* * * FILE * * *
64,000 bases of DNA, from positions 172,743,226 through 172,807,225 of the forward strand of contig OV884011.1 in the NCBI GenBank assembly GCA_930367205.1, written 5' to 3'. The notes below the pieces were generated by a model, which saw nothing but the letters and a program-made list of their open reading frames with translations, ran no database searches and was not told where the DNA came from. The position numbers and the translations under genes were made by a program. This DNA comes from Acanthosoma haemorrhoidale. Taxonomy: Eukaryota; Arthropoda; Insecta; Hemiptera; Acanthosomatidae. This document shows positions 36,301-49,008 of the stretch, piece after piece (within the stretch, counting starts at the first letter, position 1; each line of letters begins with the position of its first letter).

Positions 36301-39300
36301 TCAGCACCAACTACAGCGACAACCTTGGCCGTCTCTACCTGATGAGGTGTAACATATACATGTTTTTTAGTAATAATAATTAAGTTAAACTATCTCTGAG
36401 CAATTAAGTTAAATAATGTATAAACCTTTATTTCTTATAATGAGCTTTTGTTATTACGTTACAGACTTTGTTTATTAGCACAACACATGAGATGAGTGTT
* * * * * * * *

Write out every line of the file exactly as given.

64,000 bases of DNA, from positions 172,743,226 through 172,807,225 of the forward strand of contig OV884011.1 in the NCBI GenBank assembly GCA_930367205.1, written 5' to 3'. The notes below the pieces were generated by a model, which saw nothing but the letters and a program-made list of their open reading frames with translations, ran no database searches and was not told where the DNA came from. The position numbers and the translations under genes were made by a program. This DNA comes from Acanthosoma haemorrhoidale. Taxonomy: Eukaryota; Arthropoda; Insecta; Hemiptera; Acanthosomatidae. This document shows positions 36,301-49,008 of the stretch, piece after piece (within the stretch, counting starts at the first letter, position 1; each line of letters begins with the position of its first letter).

Positions 36301-39300
36301 TCAGCACCAACTACAGCGACAACCTTGGCCGTCTCTACCTGATGAGGTGTAACATATACATGTTTTTTAGTAATAATAATTAAGTTAAACTATCTCTGAG
36401 CAATTAAGTTAAATAATGTATAAACCTTTATTTCTTATAATGAGCTTTTGTTATTACGTTACAGACTTTGTTTATTAGCACAACACATGAGATGAGTGTT